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Budweiser143 made it!(author)2015-01-03

How would you compare the brightness of this to a store bought LED mini maglite?

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aaron52 made it!(author)2013-12-24

digital cameras that have a manual mode should allow you to compare the difference in the lights by noting the change in f stops while using the same shutter speed. 1 f stop up is 100% more light , one f stop down is 50% less.. you should also be able to use the shutter sped preferred option (auto mode) if it displayed the aperture in the lcd; using the spot meter can get you all sorts of info on bulbs abilities ... FYI

author
sparky3489 made it!(author)2011-11-03

This really isn't a HACK so much as it is a MOD.

author
Kevanf1 made it!(author)2011-01-17

Good 'ible', well done. May I suggest using a cone drill or reamer to enlarge the hole in your reflector? It will be a lot neater and you have a heck of a lot more control over the final size of the hole.

Take care.

Kevan

author
NitroRustlerDriver made it!(author)2010-08-19

I did this exact same thing a few months back. I put a UV LED in mine. One tip though, use a scotch bright pad or some fine sandpaper to "frost" the LED. This will help diffuse the light more and allow the reflector to work better.

author
sjoobbani made it!(author)2010-09-03

Does this make the beam travel farther or make it disipate?

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NitroRustlerDriver made it!(author)2010-09-03

It didn't seem to have any effect on distance. Over a long distance (30+feet) it might be different, but for up close stuff within 10ft., all it did was spread the beam out.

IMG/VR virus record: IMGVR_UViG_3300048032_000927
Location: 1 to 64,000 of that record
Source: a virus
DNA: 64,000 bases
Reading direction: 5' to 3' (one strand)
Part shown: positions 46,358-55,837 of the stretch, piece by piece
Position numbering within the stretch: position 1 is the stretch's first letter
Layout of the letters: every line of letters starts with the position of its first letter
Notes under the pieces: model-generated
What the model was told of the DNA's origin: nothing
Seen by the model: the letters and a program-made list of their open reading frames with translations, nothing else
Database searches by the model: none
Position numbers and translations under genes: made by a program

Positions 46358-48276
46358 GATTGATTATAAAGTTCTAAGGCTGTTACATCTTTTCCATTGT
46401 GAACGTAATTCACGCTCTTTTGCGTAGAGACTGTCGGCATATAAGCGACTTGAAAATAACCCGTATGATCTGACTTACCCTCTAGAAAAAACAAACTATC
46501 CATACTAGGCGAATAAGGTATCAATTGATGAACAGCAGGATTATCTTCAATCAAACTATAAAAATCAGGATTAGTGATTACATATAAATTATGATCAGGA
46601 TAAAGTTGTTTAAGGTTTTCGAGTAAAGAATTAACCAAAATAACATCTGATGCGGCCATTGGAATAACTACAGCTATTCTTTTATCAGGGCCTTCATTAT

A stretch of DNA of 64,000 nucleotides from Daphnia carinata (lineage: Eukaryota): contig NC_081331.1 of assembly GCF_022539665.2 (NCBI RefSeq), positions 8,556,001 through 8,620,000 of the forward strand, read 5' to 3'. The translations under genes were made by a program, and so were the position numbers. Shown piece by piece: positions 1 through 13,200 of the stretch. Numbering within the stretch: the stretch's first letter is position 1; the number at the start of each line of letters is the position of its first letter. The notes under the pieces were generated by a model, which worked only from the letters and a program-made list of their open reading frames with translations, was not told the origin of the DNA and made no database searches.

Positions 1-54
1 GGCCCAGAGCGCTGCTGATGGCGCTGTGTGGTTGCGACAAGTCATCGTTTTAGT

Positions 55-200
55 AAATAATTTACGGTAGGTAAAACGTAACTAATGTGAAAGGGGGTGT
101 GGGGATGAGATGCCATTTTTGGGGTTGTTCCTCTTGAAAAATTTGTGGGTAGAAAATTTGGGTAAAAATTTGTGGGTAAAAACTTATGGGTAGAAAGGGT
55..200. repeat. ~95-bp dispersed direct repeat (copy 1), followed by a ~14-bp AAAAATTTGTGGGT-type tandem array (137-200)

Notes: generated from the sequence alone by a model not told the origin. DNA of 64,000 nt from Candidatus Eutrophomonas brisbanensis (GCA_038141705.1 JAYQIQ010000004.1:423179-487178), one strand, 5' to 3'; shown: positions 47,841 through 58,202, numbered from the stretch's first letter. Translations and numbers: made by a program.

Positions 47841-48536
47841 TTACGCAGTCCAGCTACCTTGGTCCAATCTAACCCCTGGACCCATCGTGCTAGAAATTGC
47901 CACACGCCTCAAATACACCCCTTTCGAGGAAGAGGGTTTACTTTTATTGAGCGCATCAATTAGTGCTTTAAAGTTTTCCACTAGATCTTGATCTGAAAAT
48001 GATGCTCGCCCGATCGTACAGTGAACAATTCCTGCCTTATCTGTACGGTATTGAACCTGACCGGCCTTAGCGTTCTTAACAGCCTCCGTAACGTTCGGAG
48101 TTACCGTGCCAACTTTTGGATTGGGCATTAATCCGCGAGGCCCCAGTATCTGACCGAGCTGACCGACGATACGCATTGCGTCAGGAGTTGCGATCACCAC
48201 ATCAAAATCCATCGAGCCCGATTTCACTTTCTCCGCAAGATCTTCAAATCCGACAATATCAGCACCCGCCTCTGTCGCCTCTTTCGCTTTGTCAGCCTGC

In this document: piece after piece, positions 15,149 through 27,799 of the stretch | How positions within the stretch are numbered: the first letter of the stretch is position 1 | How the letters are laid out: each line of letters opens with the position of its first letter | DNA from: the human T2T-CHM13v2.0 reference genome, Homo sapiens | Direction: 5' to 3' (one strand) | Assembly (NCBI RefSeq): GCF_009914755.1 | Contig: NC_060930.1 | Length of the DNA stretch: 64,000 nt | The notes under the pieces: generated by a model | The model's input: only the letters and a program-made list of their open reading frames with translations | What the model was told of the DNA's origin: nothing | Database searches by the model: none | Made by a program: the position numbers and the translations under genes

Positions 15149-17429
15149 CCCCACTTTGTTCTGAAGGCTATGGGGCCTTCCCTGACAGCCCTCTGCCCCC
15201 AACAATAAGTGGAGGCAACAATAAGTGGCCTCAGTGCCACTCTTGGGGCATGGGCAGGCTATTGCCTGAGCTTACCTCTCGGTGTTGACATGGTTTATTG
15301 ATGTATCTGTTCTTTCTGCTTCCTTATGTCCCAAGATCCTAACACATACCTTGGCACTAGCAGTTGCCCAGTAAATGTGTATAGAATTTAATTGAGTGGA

author
thartaros made it!(author)2009-10-09

i dont have drill so i had to use a drill bit and make the whole by hand :/ fits perfect though :D

author
mysss made it!(author)2010-07-23

...should I even ask why you have a drill bit, but no drill? :P

author
sjoobbani made it!(author)2010-09-03

That's creativity rite there :D

author
applesaucemodifier made it!(author)2009-12-13

Great idea and terrific exicution, worked perfectly!

author
djdehne made it!(author)2009-10-14

What is the advantage of using the 5mm led insteadof using a 3mm? After a quick search it looks like a person can geta 3mm led that is just as bright as a 5mm. What is the approximtesize of the original hole?

author
Radioactive_Legos made it!(author)2009-10-14

Well, I happened to have 5mm LEDs lying around, and for me they tend tobe more powerful and accept a broader range of inputs.  Theoriginal hole is approximately 3mm in diameter.

author
pryrofreak119 made it!(author)2009-05-25

i tried this once but it burned the LED out

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Thenwcp made it!(author)2009-07-26

You needed a resistor to limit the current in the led.

author
thartaros made it!(author)2009-10-10

mie is the opposite i think. the LED is 3.3 volts, but the AA batteries r only 1.5 volts each. and the light isnt bright at all, barely enough to light up a room. also today my flashlight got very hot i was worried the batteris were gonna explode and blow half the city away :/

author
lilpepsikraker made it!(author)2009-07-16

Oh, and I thought putting a Joule Thief into an AA case, so I can reuse "dead batteries". Has anyone ever done that?

author
lilpepsikraker made it!(author)2009-07-16

Lol, I went out and bought a Maglite 2AA just to do this. Best flashlight I've ever owned. Same color as yours, lol. Still waiting for my shipment of LEDs to come in, so I will post a copy of your instructable when i get mine in. You know, everyone on instructables does that.

author
team_nes_1986 made it!(author)2009-05-21

A couple of things: 1. Why is the anti-roll device/lens holder being used? 2. If you used one of those tiny 3mm LEDs, you wouldn't need to bore the reflector. I know this because in my own experiments, the LED I used was just big enough to fit through the original hole.

author
team_nes_1986 made it!(author)2009-05-21

If you sand off the little flange around the LED base, it would fit even better.

author
dillee1 made it!(author)2009-06-03

Indeed. 3mm LED only need the leads trimmed and shine filed. Resultant mod will be drop in replacement to original bulb. No drilling of reflector are needed. No current limiting resistor needed for blue/green/white LED.